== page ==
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129
A flexible new technique for camera calibration
 IEEE Transactions on Pattern Analysis and Machine Intelligence
"... (updated on Aug. 10, 2002; a typo in Appendix B) (last updated on Aug. 13, 2008; a typo in Section 3.3) ..."
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Cited by 824 (12 self)
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(updated on Aug. 10, 2002; a typo in Appendix B) (last updated on Aug. 13, 2008; a typo in Section 3.3)
Flexible camera calibration by viewing a plane from unknown orientations
 in ICCV
, 1999
"... We propose a flexible new technique to easily calibrate a camera. It only requires the camera to observe a planar pattern shown at a few (at least two) different orientations. Either the camera or the planar pattern can be freely moved. The motion need not be known. Radial lens distortion is modeled ..."
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Cited by 310 (6 self)
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We propose a flexible new technique to easily calibrate a camera. It only requires the camera to observe a planar pattern shown at a few (at least two) different orientations. Either the camera or the planar pattern can be freely moved. The motion need not be known. Radial lens distortion is modeled. The proposed procedure consists of a closedform solution, followed by a nonlinear refinement based on the maximum likelihood criterion. Both computer simulation and real data have been used to test the proposed technique, and very good results have been obtained. Compared with classical techniques which use expensive equipment such as two or three orthogonal planes, the proposed technique is easy to use and flexible. It advances 3D computer vision one step from laboratory environments to real world use. The corresponding software is available from the author’s Web page.
Canonic Representations for the Geometries of Multiple Projective Views
 Computer Vision and Image Understanding
, 1994
"... This work is in the context of motion and stereo analysis. It presents a new uni ed representation which will be useful when dealing with multiple views in the case of uncalibrated cameras. Several levels of information might be considered, depending on the availability of information. Among other t ..."
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Cited by 180 (8 self)
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This work is in the context of motion and stereo analysis. It presents a new uni ed representation which will be useful when dealing with multiple views in the case of uncalibrated cameras. Several levels of information might be considered, depending on the availability of information. Among other things, an algebraic description of the epipolar geometry of N views is introduced, as well as a framework for camera selfcalibration, calibration updating, and structure from motion in an image sequence taken by a camera which is zooming and moving at the same time. We show how a special decomposition of a set of two or three general projection matrices, called canonical enables us to build geometric descriptions for a system of cameras which are invariant with respect to a given group of transformations. These representations are minimal and capture completely the properties of each level of description considered: Euclidean (in the context of calibration, and in the context of structure from motion, which we distinguish clearly), a ne, and projective, that we also relate to each other. In the last case, a new decomposition of the wellknown fundamental matrix is obtained. Dependencies, which appear when three or more views are available, are studied in the context of the canonic decomposition, and new composition formulas are established. The theory is illustrated by tutorial examples with real images.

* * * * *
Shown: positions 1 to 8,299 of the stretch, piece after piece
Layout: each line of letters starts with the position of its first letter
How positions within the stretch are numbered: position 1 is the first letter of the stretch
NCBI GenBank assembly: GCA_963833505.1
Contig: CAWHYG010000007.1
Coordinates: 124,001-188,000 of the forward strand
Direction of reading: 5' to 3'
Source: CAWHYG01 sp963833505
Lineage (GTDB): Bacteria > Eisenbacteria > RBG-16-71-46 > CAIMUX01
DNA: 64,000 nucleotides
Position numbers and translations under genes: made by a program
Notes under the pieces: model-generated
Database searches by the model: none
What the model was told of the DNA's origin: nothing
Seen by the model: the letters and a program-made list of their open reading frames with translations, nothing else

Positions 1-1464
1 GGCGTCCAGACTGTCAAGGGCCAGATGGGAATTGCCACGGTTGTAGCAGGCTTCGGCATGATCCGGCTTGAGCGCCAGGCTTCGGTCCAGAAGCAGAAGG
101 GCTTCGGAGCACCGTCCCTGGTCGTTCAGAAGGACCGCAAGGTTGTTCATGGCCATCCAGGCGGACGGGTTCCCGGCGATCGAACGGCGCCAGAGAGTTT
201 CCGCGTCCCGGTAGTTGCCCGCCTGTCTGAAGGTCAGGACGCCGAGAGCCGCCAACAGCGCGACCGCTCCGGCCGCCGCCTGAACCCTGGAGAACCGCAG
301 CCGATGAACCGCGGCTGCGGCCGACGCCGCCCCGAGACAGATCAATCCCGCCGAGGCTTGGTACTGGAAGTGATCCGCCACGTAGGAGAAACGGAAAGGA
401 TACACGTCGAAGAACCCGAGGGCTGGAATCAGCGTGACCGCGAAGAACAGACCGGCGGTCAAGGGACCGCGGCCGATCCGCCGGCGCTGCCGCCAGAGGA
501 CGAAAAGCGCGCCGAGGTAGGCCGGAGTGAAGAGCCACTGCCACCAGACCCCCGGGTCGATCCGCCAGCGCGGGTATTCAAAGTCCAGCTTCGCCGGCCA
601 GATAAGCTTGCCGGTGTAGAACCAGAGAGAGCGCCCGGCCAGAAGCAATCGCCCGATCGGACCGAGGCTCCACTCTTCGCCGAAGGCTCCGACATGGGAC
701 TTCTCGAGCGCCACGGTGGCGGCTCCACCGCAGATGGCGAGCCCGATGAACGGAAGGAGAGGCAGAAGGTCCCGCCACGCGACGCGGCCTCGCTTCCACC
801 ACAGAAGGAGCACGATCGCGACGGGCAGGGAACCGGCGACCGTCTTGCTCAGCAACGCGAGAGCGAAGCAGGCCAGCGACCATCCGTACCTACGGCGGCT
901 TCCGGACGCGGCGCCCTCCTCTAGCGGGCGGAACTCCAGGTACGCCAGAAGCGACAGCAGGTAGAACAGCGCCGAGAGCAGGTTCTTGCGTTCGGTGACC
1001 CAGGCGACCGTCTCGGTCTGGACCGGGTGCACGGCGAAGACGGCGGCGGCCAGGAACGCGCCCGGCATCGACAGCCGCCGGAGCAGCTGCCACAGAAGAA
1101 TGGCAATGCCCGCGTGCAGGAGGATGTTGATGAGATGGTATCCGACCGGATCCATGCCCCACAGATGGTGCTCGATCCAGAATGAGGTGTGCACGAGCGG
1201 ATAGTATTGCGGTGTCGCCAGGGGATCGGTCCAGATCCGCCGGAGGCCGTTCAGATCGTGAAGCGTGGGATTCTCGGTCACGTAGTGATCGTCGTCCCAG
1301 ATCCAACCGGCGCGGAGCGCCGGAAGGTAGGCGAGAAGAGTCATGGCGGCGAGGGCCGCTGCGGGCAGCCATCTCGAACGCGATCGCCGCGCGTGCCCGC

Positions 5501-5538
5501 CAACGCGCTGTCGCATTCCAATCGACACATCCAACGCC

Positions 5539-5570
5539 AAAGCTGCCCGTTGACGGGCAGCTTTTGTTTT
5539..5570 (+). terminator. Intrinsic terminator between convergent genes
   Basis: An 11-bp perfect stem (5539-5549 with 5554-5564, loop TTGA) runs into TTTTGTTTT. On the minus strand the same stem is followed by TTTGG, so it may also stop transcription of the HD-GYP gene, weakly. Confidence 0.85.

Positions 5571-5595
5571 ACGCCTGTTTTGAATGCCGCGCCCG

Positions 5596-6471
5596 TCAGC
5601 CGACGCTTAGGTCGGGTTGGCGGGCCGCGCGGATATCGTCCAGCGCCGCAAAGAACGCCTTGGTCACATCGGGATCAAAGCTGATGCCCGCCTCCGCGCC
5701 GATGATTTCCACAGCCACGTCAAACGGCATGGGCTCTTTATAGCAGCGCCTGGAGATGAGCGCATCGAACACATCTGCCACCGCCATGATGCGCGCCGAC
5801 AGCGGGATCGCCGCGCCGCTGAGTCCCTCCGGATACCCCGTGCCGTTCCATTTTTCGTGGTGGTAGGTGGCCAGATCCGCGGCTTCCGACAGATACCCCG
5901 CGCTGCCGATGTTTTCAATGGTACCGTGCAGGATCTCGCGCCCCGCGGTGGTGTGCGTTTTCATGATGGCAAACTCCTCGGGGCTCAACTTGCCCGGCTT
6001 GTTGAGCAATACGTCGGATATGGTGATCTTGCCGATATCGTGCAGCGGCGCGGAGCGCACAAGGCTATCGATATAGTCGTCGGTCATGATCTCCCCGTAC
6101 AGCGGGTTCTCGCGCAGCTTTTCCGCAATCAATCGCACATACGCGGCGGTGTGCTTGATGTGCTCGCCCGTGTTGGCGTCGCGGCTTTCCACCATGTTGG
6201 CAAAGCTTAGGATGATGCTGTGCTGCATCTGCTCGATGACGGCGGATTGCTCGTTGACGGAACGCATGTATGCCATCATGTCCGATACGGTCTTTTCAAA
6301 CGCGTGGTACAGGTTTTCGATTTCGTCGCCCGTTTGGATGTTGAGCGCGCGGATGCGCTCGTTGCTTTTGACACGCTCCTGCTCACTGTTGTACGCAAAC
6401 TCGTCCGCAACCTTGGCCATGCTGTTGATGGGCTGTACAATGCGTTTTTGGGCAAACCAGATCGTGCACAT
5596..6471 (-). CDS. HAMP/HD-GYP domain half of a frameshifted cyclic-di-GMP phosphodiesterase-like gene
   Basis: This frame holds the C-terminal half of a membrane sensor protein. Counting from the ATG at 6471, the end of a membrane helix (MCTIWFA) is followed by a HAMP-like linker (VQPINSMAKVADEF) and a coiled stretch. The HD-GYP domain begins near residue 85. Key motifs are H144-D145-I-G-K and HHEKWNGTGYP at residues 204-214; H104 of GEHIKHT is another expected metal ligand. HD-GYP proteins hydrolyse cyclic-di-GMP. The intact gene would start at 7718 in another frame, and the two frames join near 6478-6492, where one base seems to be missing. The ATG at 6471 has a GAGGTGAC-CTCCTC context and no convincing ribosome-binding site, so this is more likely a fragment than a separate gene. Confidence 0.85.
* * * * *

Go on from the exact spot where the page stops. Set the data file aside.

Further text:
Single View Metrology
, 1999
"... We describe how 3D affine measurements may be computed from a single perspective view of a scene given only minimal geometric information determined from the image. This minimal information is typically the vanishing line of a reference plane, and a vanishing point for a direction not parallel to th ..."
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Cited by 164 (3 self)
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We describe how 3D affine measurements may be computed from a single perspective view of a scene given only minimal geometric information determined from the image. This minimal information is typically the vanishing line of a reference plane, and a vanishing point for a direction not parallel to the plane. It is shown that affine scene structure may then be determined from the image, without knowledge of the camera's internal calibration (e.g. focal length), nor of the explicit relation between camera and world (pose). In particular, we show how to (i) compute the distance between planes parallel to the reference plane (up to a common scale factor); (ii) compute area and length ratios on any plane parallel to the reference plane; (iii) determine the camera's (viewer's) location. Simple geometric derivations are given for these results. We also develop an algebraic representation which unifies the three types of measurement and, amongst other advantages, permits a first order error pr...
Zisserman A.: Metric rectification for perspective images of planes
 In Proc. of International Conference of Computer Vision and Pattern Recognition
, 1998
"... We describe the geometry, constraints and algorithmic implementation for metric rectification of planes. The rectification allows metric properties, such as angles and length ratios, to be measured on the world plane from a perspective image. The novel contributions are: first, that in a stratified ..."
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Cited by 127 (8 self)
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We describe the geometry, constraints and algorithmic implementation for metric rectification of planes. The rectification allows metric properties, such as angles and length ratios, to be measured on the world plane from a perspective image. The novel contributions are: first, that in a stratified context the various forms of providing metric information, which include a known angle, two equal though unknown angles, and a known length ratio; can all be represented as circular constraints on the parameters of an affine transformation of the plane — this provides a simple and uniform framework for integrating constraints; second, direct rectification from right angles in the plane; third, it is shown that metric rectification enables calibration of the internal camera parameters; fourth, vanishing points are estimated using a Maximum Likelihood estimator; fifth, an algorithm for automatic rectification. Examples are given for a number of images, and applications demonstrated for texture map acquisition and metric measurements. 1